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Nearly 260 prisoners were released in a presidential amnesty on Wednesday to celebrate the opening of the Union Peace Conference, also dubbed the 21st Century Panglong Conference, being held in Burma’s capital Naypyidaw this week.
An executive order from the President’s Office dated 23 May said 186 Burmese inmates have been released from prisons around the country to welcome the peace summit, “to understand the Metta [Loving Kindness] and Goodwill of the State,” and as a “gesture of showing leniency for humanitarian reasons.” Another 23 May executive order also declared amnesties for 73 foreigners behind bars to promote good relations between nations.
Among the Burmese inmates to walk free on Wednesday were political prisoners including Hla Phone — a man who was imprisoned after he was accused of being the handler of the Facebook page Kyat Pha Gyi, meaning “big rooster” in Burmese. Hla Phone has consistently denied the charges against him.
Upon walking out of Rangoon’s Insein Prison on Wednesday morning, he said the Telecommunications Law’s article 66(d), an online defamation provision that he was sentenced under, should be abolished.
“I am not for amendment of article 66(d), under which I was jailed, rather I am for complete abolishment of it,” he said.
Hla Phone was sentenced to two years in prison in November 2016 after a Rangoon court found him guilty on multiple charges: the Telecommunication Law’s article 66(d), Penal Code article 505(b) for sedition and the Union Flag Law. He was accused of being Kyat Pha Gyi, a well-known Facebook page that ridiculed Burmese military leaders with photoshopped pictures. Having been arrested in February, he has spent 15 months in the notorious Insein Prison.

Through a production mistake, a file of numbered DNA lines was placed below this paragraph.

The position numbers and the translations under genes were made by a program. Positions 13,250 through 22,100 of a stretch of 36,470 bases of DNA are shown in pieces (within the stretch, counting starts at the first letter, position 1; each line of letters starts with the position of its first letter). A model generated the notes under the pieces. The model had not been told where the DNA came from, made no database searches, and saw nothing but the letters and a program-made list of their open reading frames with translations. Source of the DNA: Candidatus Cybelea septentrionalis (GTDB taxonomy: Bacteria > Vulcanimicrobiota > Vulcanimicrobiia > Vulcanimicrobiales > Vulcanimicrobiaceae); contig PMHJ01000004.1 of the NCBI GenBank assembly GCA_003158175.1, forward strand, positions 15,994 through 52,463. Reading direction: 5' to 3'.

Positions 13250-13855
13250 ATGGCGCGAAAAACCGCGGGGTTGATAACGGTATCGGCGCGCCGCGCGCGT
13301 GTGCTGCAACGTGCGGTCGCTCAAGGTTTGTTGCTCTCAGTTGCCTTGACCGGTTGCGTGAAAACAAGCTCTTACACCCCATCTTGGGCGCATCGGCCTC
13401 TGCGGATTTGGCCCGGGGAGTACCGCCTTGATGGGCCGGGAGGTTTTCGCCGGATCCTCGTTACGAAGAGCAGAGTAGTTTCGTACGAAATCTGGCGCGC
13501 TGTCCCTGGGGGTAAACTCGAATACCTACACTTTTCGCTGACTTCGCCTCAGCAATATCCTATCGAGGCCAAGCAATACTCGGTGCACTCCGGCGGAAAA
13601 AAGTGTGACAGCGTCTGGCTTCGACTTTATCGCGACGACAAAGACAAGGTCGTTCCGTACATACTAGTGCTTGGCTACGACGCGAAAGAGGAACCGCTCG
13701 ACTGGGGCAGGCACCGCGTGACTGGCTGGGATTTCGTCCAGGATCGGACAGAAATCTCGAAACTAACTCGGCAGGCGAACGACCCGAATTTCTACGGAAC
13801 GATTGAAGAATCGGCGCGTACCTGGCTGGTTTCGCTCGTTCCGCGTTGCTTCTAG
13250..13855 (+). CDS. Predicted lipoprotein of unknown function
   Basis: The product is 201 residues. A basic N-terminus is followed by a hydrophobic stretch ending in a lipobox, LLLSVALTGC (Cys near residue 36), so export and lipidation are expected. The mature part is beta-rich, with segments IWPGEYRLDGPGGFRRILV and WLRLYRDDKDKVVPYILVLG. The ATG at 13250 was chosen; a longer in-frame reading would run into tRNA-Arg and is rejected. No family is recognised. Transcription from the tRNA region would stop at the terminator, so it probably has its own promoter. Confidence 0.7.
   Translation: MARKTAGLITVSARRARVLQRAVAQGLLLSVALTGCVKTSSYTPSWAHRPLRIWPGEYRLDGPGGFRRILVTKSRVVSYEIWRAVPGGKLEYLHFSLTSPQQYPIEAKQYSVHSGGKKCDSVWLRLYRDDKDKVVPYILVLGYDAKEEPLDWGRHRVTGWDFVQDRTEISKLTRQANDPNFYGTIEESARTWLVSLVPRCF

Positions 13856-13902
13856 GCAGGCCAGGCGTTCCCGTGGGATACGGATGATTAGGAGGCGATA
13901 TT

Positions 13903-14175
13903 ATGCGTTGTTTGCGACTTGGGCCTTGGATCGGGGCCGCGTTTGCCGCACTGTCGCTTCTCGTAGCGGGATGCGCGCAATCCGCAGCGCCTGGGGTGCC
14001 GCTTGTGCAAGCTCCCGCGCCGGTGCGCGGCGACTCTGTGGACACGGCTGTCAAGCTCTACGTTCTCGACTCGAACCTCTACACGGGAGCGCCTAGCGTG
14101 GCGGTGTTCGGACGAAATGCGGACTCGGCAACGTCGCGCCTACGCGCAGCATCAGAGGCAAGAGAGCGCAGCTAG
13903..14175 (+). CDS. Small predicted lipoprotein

Interfaith activists Pwint Phyu Latt and Zaw Zaw Latt were also released under this week’s amnesty. They were sentenced to four years in prison in 2016 on charges of unlawful association and immigration violations.
A former religious affairs minister, Hsan Hsint, as well as student activists, farmers jailed in land disputes and ethnic villagers with alleged connections to non-state armed groups were among those amnestied.
Hsan Hsint was released from Pegu Division’s Taungoo Prison around 8am on Wednesday. He was jailed in October 2014 by a court in Naypyidaw that sentenced him to 13 years’ imprisonment for misappropriating state funds and sedition.
According to a DVB reporter in Mandalay, there were 46 inmates released from the central Burma city’s Obo Prison, including four students, seven farmers and three foreign nationals.
Earlier this month, the Assistance Association for Political Prisoners reported that as of the end of April there were 99 political prisoners serving sentences in Burma, 91 awaiting trial in prison and another 115 individuals awaiting trial outside of prison.